Fantastic tour from Puno to Cusco Peru

Fantastic tour from Puno to Cusco Peru

Three days ago we booked tickets on a tour which was to take us from Puno to Cuzco, and with us seeing some wonderful attractions on the way.
We were up at 5 a.m. and at the terminal at 6:30 a.m.
We had booked front seats, but when we got there Inka Express refused to give us what we had been promised.  We had seats 27-28.
We also discovered we had no entry fee included in the ticket, and we had paid top $$.
This annoyed me.
I raced around and found the guy who sold me the tickets.
I did a bit of ranting and raving, and he was great.
He went to the staff and got us the correct seats.
Finally, we left Puno at 7 a.m.
It was a lovely, and cold bus!
Our first stop was Pucara.
I learned a lot.
The museum and historic church.
We learned that 90% of the houses are not finished, and this is to avoid tax.
When a house is finished, they place bulls on the roof.

My son saw this as an educational day.
Here he is looking through a magnifying glass at a tiny carved Inca skull stone.

The wonderful thing that was also there was the Vicuña enclosure, and my son was able to feed them.
One jumped up – he really liked him.

The old church was great, and opposite this was a small market – with good prices.

Next stop was La Raya.
This was a top point where two mountain areas met at the Andes.
It was super touristy.
They were there for the money, and the products were triple the price.
We paid to have my son hold this lamb, but at the same time, it was lovely.

He has such a love for animals, and I adore this photograph.

The snow-capped mountains were pretty awesome in the background.

Sicuani was the stop for our buffet lunch.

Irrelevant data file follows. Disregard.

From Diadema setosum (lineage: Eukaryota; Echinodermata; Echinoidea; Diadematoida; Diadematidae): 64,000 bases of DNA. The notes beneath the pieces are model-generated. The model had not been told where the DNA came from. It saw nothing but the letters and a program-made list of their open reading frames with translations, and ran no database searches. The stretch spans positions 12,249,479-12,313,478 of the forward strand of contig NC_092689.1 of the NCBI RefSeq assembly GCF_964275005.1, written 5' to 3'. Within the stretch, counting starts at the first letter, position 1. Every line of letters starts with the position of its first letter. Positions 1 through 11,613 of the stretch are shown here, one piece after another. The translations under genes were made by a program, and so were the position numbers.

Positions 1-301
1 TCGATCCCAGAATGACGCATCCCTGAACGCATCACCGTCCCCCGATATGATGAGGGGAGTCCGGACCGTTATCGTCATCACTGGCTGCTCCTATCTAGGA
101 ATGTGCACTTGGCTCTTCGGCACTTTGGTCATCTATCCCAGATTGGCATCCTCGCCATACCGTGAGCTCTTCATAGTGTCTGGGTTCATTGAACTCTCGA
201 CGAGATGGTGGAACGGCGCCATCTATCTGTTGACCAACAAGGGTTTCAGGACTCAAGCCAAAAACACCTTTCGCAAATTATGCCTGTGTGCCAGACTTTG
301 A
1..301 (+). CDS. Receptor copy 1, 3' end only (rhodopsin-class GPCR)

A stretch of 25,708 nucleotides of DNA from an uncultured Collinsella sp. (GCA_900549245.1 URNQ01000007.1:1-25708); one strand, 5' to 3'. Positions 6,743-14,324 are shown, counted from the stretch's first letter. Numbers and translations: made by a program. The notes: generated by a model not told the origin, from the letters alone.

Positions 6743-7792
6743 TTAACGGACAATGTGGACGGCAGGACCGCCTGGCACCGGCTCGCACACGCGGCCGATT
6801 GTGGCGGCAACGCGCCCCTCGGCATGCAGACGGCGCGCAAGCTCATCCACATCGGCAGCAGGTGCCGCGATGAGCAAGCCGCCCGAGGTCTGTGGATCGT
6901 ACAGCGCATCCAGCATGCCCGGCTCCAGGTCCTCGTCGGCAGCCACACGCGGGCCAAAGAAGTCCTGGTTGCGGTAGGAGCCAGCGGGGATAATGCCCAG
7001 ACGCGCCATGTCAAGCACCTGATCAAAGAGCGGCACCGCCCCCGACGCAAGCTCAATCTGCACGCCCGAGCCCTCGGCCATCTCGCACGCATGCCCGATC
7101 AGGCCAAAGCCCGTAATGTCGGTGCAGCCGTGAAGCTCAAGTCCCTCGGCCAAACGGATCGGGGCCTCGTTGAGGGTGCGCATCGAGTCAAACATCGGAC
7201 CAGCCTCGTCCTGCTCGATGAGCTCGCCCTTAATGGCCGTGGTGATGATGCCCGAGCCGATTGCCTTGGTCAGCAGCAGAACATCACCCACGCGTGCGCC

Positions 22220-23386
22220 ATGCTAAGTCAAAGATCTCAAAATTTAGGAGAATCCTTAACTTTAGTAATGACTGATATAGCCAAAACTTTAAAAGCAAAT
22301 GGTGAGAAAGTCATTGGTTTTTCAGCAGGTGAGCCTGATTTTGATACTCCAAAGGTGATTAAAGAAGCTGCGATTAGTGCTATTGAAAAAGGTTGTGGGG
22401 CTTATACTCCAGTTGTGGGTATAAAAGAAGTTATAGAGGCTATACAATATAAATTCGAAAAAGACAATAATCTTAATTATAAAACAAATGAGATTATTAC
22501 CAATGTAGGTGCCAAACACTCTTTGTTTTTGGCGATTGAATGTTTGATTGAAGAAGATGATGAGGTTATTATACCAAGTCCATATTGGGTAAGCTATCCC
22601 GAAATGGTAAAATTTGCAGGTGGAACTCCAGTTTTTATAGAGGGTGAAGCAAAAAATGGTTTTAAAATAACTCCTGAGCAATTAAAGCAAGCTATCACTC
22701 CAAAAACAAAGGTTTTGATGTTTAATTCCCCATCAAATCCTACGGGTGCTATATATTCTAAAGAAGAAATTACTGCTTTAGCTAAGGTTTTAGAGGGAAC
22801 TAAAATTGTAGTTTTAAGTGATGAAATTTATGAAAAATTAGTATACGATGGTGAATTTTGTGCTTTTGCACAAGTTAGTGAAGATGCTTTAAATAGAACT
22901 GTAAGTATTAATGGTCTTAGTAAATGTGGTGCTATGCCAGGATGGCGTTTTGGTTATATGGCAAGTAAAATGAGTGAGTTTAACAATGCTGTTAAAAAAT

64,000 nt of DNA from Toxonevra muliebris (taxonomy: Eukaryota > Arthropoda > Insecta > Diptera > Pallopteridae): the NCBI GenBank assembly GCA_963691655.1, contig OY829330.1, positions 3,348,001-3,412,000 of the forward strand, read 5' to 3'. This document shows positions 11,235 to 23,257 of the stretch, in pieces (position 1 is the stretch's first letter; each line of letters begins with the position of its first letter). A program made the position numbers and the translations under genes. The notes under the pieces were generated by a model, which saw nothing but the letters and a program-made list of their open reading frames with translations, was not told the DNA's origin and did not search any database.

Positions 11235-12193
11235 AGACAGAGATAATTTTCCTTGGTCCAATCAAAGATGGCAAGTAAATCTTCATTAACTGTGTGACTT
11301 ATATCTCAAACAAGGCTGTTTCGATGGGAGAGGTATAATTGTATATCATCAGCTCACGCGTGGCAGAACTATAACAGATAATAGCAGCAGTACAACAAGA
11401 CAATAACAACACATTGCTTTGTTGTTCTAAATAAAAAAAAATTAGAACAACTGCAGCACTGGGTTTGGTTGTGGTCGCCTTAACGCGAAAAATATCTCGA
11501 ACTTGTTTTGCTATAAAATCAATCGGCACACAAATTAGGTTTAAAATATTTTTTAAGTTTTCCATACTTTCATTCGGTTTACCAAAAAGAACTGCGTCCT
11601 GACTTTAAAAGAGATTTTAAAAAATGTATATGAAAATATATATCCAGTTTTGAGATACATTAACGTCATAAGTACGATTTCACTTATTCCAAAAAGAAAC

This was a lovely restaurant, but it was very “touristy” and there was a market area at the back.
I loved this hat – should have bought it!

At the back was an old railway station where the main train passes through.
Opposite were a couple of bulls – thankfully tie up.
Then there were the sheep with their lambs.
Some were, and some weren’t tie up.
My son ADORED them.
He petted and had them lick his hands.
After 1/2 hour we left, but he wanted to go back again.

We then went to the market area.
This is not a good shot, but there are the traditional hats they wear in this region.

We then stopped at Raqchi.
This is an Inca village.
There also stands a church, but the tour was running a bit late so we went directly to the church.

The temple was quite interesting.
We learned there were 7 columns.
The number 7 represents the 7 colors of the rainbow.

My son decided it was run and climb time, and so where the houses were, he enjoyed it like a maze area.

Then if you see the round thatched roof.
This area was used to store the grain.
260 round storage areas. It is well set out.

There was another housing area.
The man with the corn husks and stems was collecting them for his fire at home.
But he used the chance to walk around and beg for money, and have photos taken.

Then we met this lady walking through with the firewood.
She sat on the rocks to take a break.
So I sat down and tried a bit of my Spanish to talk to her.
She was so lovely.
She didn’t mind one bit that I took photographs of her and loved looking at them.
She was a beggar, and she was also pretty filthy.

She was such a lovely woman.
I felt so happy we were able to give her some money and talk to her.
I love the old people of South America.
I love to help the needy.

We then walked to the area where more ruins were.
Around the top ran a brick wall: 3 meters high and 2 meters wide.

When we went to leave, we lost one of our group.
For 20 minutes the tour guide raced around to find her.
There were several unimpressed people on the bus when the girl finally emerged from her happy time.

Lastly, we went to Andahuaylillas.
This is a church which is said to be the South American Sistine Chapel.
It was, unfortunately, being renovated, and restored.
There is also a no photo policy inside.

The market opposite is set on the edge of a beautiful square.
The flame trees were the biggest I have seen.
I was just too tired to take photographs – I can’t believe that but it is true.

We finally arrived at Cuzco.
Here we were able to finally a lady and her son who had helped inspire me when I was planning this life adventure.
I used to read her blogs in the early days of my trip.
She would inspire me that ‘it can be done’.
And now we would finally be able to spend time with them.
I have only been ‘on the road’ 13 months, and they are in their 5th year, and they have now made a home in Peru for the past 2 years.

Lainie also interviewed us if you would like to take a look:

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